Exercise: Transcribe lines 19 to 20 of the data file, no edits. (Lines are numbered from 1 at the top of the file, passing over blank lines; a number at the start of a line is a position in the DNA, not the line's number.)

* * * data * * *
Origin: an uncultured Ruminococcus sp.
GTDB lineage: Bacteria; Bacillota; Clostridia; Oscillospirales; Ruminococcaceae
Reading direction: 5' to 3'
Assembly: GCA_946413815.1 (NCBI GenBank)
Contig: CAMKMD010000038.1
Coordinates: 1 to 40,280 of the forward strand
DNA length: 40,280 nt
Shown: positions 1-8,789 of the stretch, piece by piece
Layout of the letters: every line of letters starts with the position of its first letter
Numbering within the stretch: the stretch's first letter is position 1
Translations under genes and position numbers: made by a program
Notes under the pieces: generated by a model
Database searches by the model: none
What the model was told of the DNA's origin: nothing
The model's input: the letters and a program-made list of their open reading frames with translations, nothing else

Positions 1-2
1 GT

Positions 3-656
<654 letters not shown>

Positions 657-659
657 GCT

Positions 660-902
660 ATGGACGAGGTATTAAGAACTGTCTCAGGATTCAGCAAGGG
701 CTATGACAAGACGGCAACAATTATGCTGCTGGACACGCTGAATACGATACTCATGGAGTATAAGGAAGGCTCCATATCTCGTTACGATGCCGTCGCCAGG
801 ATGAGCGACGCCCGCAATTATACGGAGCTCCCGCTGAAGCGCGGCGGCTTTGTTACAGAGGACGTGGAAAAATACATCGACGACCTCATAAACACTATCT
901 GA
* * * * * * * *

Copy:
<654 letters not shown>

Positions 657-659